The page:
Wednesday, September 28, 2005

Old Fogey Music

So I ushered last night. Chicago played to a sold out house. The band, not the musical, which they must've been more clear about in the pre-show advertising because no-one stormed out of the auditorium when the drums started thumping and the fresnels started flashing, muttering "This is not the Chicago I paid for!" which happened when they were here six months ago. It was an usher's dream show: no opening act, no intermission, no never-ending encores--the house lights came up at precisely 10:00 p.m. and everyone went home happy, some already sporting tie-dye tour shirts purchased at the schwag table.

It was a day of classic rock talk--we discussed Neil Young's new album at the gym that morning, my teacher rhapsodizing how his music "took her back." So I'm finally at the age that every generation goes through, looking back at the music of my youth, associating it with excitement and newness while these young folks today must hear it as a kind of bygone. I can't imagine how jazz or swing left listeners tearful or breathless when it first came on the music scene, but now that I think of it with a brain of a certain age, both styles must have been thrilling and rebellious indeed. As was Mozart, wasn't he? Well, he's still pretty darn thrilling.


We're Not Self-Indulgent Whiners, We're Oral Historians! "What we've noticed is that bloggers aren't necessarily wannabe journalists, or people out to break news or get noticed by the public. They're writing for themselves, and their blogs serve as a recreational and therapeutic outlet for their thoughts," said Bill Schreiner, Vice President, AOL Community. "In a way, blogs serve as oral history. When it comes to sharing blogs and reading other people's blogs, we like to connect with people, learn about their lives, and find common ground. There's no pressure to write about a particular subject or keep blogs maintained a certain way, and it's not necessarily a popularity contest." Yeah, not necessarily...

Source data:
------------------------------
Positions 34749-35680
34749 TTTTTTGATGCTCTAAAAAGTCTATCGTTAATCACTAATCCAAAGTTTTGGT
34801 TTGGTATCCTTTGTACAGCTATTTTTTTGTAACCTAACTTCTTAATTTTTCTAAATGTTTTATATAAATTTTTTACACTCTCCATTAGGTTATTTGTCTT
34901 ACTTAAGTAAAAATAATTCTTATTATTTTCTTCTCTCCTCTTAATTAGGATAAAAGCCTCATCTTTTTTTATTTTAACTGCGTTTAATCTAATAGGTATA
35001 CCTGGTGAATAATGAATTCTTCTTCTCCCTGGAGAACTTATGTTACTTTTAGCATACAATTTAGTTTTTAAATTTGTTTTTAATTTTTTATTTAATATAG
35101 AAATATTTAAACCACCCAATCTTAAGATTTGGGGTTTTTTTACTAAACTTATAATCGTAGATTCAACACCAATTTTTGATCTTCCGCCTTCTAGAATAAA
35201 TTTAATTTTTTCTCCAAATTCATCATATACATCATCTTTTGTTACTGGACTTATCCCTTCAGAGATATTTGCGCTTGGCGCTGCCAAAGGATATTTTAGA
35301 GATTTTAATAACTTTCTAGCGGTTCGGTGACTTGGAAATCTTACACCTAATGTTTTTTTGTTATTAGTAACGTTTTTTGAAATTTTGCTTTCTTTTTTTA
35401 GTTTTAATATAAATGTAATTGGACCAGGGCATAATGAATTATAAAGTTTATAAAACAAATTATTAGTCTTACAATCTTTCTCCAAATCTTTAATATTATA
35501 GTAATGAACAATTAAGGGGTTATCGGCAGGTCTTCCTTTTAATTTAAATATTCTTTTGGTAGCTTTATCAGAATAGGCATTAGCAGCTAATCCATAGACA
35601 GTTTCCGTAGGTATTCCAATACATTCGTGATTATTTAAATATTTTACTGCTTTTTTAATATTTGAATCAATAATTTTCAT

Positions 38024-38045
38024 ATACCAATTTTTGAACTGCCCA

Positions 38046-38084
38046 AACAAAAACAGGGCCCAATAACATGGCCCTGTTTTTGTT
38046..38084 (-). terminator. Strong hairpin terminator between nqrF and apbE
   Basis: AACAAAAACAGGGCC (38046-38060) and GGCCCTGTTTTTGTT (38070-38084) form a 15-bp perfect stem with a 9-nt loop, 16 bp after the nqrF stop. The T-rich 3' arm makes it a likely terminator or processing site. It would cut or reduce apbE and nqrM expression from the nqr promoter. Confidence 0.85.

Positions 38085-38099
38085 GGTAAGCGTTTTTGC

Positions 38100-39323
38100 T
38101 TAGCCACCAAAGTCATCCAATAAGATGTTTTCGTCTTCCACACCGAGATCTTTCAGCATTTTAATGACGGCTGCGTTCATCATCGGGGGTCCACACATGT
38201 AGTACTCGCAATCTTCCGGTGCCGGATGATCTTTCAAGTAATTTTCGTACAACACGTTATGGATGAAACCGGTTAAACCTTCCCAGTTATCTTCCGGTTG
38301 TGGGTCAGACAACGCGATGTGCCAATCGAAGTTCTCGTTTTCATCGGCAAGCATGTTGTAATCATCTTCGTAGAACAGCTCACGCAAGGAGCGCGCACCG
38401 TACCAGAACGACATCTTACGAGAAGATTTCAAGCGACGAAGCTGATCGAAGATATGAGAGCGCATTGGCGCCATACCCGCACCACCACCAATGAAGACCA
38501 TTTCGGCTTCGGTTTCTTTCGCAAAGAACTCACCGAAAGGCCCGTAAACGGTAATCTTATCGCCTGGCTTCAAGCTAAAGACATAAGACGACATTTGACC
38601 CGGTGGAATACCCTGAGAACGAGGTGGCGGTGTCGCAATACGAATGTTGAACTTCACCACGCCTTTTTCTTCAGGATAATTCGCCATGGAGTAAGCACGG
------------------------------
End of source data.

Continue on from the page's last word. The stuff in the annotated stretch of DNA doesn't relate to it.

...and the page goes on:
I've decided that when I talk about my blog, I'm going to couch it more in terms of an "online newsletter" or something along those lines. (Dontcha love that word, "couch"?)


I recently read an article in the New York Times about how the chef at the Google cafeteria cashed in his stock and is opening his own restaurant called Calafia, based on a Mexican myth from which the state of California draws its name. What the heck? I thought. I'd never heard of Calafia before. Shocking! So thanks to Google, here's the Calafia story (spoiler: she's a black amazon warrior queen). If a new cat ever finds its way into my home, she shall be called Calafia. Unless she tells me different.


See those vases in the back, at left? My mom made 'em.


It's been a long day off that somehow contained a lot of work. Time for a Bud Light taken while reclining in a chaise lounge on the deck with HMS Surprise blaring tastefully from the boombox. I'm sure my neighbors could use a little culcha.


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